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I used Python/scipy to create an input data (sinewave with frequencies {600,1200,1800,2400,...,9000}) and sampling at 10000Hz. A lowpass filter is created using butter(10, 4000/(10000/2), 10000, btype='low'). After filtering the filter using lfilter function, I plotted the FFT of the input data the filtered data, I found some extra frequencies in the FFT graphs. I think it should show the frequencies at {600, 1200,...,4800}. Where are these extra frequencies from? and how to remove them? FFT results

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The issue is that you're violating Nyquist which requires that the sampling rate be at least twice the rate of the highest frequency in the signal. In your case all of the sines that you're generating above 5000 Hz are folding back. For example, a 5100 Hz tone (5000+100) would fold back to 4900 Hz (5000-100) and so on.

The 1 kHz tone you highlighted is the 9 kHz tone you generated, but folded back. If you look at your graph more closely you'll notice that this tone is in the unfiltered signal and is in no way related to the filtering.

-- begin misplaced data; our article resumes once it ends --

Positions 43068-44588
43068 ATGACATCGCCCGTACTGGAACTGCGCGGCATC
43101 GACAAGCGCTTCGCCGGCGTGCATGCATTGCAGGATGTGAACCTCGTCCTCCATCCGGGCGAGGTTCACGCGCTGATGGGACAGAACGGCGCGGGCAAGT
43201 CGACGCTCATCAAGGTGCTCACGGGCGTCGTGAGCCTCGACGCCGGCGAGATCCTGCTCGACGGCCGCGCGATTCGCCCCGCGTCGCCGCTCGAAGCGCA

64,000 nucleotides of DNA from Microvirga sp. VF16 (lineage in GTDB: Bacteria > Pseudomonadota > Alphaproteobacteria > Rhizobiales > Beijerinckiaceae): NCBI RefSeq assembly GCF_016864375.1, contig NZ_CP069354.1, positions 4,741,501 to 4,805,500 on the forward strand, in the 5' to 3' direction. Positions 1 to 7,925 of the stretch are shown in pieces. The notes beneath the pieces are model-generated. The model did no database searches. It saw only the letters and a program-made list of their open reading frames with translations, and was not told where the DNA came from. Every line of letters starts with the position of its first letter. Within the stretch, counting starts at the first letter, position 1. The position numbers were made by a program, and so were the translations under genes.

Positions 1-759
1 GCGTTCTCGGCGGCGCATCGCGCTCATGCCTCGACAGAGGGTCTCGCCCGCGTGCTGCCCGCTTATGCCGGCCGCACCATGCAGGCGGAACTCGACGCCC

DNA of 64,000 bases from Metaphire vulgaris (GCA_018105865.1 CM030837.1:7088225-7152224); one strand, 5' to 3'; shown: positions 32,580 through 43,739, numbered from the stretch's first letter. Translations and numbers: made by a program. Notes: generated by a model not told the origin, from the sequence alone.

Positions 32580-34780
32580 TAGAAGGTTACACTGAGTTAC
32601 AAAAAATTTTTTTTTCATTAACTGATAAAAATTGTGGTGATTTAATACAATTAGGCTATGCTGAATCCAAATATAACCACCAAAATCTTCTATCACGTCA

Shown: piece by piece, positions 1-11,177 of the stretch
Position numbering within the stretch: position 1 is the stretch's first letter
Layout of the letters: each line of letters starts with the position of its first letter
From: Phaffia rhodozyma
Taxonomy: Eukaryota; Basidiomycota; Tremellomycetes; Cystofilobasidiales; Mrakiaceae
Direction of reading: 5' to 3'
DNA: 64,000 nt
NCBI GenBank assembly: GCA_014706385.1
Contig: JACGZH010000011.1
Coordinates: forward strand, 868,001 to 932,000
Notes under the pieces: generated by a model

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  • $\begingroup$ Thank you very much for your answer. But what if the fastest sampling rate of my audio recorder is, for example, 10000 Hz and I want the audio signal between 0 - 2000 Hz. But there are noise frequencies at 7000 and 20000 Hz. How do I remove these frequencies (7K and 20K) if the sampling rate is still at 10K Hz? $\endgroup$ – kumpee Dec 3 '19 at 7:03
  • $\begingroup$ @kumpee It is physically impossible for there to be any signal energy beyond half the sampling rate. Even if you had higher frequencies at the analog input of your AD converter, it should have filtered them out. Even if it hadn't they wouldn't be above Nyquist once you reach digital, rather they would be aliased down. $\endgroup$ – jaket Dec 3 '19 at 7:58

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